There are over two million cohabiting couples in England and Wales and it is estimated that by 2031 the figure will have risen to over 3.8 million. Over 740,000 cohabiting couples have 1.27 million dependent children living with them. Despite the rise in such couples over the years, more than half misunderstand their rights on separation.
The Law Commission reported in 2007 that there was a need for urgent reform of the law in this area, but the government has so far failed to take action. As a result, Resolution (a national association of family lawyers) has backed Lord Lester in his introduction of a Private Member’s Bill into Parliament.
The Bill had its second reading in the House of Lords on Friday, 13th March 2009 and anticipates the making of financial orders for cohabitees upon separation, including property transfers, lump sum payments and maintenance. Applications will be dealt with upon a different basis, in respect of cohabiting couples, from those in respect of married couples. There will be a presumption that separating couples should be financially self supporting as soon as reasonably practicable but claims will be limited to reasonable needs.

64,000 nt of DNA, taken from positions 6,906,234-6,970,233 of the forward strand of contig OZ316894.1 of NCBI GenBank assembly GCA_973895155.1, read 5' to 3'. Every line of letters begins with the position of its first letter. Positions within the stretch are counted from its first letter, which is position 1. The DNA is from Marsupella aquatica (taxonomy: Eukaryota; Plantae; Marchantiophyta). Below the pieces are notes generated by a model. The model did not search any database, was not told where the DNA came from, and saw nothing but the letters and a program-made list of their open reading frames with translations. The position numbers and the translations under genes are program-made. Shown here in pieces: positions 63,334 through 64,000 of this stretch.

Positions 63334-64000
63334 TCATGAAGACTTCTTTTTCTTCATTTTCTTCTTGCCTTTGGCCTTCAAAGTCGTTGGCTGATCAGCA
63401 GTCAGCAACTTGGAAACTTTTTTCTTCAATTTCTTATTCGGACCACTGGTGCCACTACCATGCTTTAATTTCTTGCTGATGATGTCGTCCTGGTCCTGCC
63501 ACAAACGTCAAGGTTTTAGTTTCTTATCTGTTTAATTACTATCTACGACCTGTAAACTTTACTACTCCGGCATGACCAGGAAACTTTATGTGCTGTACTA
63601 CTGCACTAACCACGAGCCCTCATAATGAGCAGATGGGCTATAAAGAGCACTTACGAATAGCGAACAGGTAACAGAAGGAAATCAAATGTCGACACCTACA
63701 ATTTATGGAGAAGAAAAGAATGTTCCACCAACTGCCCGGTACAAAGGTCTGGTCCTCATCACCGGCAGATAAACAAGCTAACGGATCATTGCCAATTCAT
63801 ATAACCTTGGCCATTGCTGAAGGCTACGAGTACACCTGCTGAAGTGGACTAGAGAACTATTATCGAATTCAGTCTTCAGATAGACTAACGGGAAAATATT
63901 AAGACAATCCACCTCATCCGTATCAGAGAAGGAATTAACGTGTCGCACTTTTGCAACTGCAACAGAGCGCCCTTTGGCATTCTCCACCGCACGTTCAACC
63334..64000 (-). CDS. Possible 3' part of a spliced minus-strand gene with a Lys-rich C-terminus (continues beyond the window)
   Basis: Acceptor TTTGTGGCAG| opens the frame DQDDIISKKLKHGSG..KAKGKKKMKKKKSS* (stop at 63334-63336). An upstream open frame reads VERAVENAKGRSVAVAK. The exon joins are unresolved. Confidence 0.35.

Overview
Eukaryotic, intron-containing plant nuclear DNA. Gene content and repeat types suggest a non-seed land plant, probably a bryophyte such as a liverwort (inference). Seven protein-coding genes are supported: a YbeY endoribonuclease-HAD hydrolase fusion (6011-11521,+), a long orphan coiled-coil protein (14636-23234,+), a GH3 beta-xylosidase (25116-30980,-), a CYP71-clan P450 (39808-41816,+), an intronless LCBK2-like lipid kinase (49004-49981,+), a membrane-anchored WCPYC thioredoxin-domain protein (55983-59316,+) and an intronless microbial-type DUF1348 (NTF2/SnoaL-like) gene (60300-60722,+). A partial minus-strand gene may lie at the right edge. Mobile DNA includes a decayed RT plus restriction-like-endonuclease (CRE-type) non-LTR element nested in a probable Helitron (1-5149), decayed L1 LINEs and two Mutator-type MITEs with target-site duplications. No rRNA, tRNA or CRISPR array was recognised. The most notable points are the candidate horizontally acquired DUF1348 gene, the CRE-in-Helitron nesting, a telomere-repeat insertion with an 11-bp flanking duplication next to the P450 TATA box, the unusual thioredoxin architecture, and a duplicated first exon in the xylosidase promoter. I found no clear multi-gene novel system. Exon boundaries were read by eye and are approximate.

Orders will be available to couples who have been living together for more than two years or who have had children together. It is proposed that a couple may opt out in advance by entering into a cohabitation agreement, but it is likely that the court will have power to overturn such an agreement in circumstances where to do otherwise would be unfair.
The Bill highlights the difficult situation that exists within the current law and is deserving of serious consideration by MPs when it reaches the House of Commons.